A massive, multi-state ice storm coated southern Minnesota and grazed the Twin Cities overnight into this morning. The storm produced three to four days of freezing rain in parts of the Midwest. It left as much as one-half inch to 1 inch of ice coated roads, trees and power lines in parts of Kansas, Nebraska and Iowa.

Some of the most amazing yet damaging images I’ve ever seen of an ice storm are rolling in from western Kansas, where more than 1 inch of ice accumulation brought down trees and power lines.

This ice storm covers a large territory. Ice totals over 1 inch coated western Kansas.

Nebraska is also hit hard by three-fourths of an inch of ice glazing.

Ice totals across Nebraska show the widespread nature of the ice event.

Minnesota catches northern edge

Southern Minnesota picked up anywhere from one-tenth to three-tenths of an inch of ice accumulation. Roads across southern Minnesota and parts of Wisconsin look like skating rinks this morning.

  • 1 ENE Winona [Winona Co, MN] LAW ENFORCEMENT reports FREEZING RAIN of U0.00 INCH at 5:26 AM CST — ICE COVERED ROADS THROUGHOUT THE COUNTY. SEVERAL SLIDE OFFS. REPORT OF FIRE TRUCKS STUCK ON A HILL.

The southeast half of the Twin Cities saw ice overnight. Most of the metro got off lucky compared to points south. But it only takes a thin coating of ice to send your feet flying out from under you. Be careful walking out there today. Untreated driveways, sidewalks and parking lots are deceptively slick.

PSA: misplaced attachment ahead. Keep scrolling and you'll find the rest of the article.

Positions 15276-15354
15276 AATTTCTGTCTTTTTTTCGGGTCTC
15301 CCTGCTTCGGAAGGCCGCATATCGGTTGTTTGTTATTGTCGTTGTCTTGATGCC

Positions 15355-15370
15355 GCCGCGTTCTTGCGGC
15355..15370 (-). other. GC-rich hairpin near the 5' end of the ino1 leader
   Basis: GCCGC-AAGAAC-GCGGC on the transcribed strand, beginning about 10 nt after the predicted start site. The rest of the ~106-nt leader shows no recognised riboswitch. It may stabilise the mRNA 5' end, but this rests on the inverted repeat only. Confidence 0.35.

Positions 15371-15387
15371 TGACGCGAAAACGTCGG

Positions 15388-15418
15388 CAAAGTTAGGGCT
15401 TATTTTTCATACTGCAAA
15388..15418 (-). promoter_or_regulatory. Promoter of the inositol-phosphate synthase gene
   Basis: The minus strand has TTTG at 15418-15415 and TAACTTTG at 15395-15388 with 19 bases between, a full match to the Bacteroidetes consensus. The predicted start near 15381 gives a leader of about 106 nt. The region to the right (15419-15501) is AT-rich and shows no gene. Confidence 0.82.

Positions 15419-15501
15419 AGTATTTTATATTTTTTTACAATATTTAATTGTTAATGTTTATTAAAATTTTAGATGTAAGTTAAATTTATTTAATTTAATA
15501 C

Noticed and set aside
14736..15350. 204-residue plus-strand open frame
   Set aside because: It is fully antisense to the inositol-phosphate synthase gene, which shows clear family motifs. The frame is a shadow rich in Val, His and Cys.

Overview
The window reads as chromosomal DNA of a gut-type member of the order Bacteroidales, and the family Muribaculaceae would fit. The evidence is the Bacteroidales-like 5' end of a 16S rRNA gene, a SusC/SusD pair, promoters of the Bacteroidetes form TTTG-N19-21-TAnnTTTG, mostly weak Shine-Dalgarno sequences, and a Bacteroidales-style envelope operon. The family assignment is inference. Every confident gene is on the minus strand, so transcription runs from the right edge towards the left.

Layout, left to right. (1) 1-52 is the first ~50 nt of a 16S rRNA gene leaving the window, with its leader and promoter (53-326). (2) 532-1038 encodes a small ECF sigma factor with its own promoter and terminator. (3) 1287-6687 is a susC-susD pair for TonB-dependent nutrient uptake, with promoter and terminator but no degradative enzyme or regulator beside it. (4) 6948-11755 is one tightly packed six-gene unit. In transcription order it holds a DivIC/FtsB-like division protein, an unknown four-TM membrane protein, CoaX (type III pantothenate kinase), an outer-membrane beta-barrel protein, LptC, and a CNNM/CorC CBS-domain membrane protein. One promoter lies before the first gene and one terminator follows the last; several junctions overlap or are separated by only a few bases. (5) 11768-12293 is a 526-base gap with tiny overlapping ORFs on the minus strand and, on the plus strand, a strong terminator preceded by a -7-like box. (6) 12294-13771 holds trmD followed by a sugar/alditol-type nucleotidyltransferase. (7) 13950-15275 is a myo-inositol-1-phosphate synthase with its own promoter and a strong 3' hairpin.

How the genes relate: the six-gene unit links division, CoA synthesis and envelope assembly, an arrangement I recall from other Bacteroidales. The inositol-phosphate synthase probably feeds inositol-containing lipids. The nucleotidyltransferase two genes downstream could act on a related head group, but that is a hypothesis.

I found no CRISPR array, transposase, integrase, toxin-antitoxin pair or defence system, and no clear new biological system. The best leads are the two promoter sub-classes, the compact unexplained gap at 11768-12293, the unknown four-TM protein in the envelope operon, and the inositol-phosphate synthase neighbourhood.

The warm layer about 500 feet above ground level is impressive, nearly 1 mile thick.

Thankfully our ice storm ends this morning.

Mega January thaw event ahead

Next, we turn our weather attention toward a massive, long-duration January thaw. We could see seven to 11 days above freezing in the Twin Cities and much of southern Minnesota. Highs in the 40s are likely in the Twin Cities late this week and early next week.

Custom Weather

This could be one of the longer January thaws on record.

The evolving warm pattern covers the entire eastern half of the United States this week. Temperatures will run as much as 20 degrees warmer than average over a huge chunk of the U.S. and Canada.

Climate Reanalyzer.

There are early signs of a potential major winter storm with rain to snow potential by next Tuesday or Wednesday for parts of Minnesota. Winter down, but not out.

Stay tuned.

The latest computer model information shows that a wintry mix of freezing rain, sleet and snow is likely to affect southern Minnesota and parts of Wisconsin today and tonight. The National Oceanic and Atmospheric Administration’s North American Mesoscale forecast model shows the potential mix of precipitation: In the forecast loop, blue areas are where the precipitation is Read more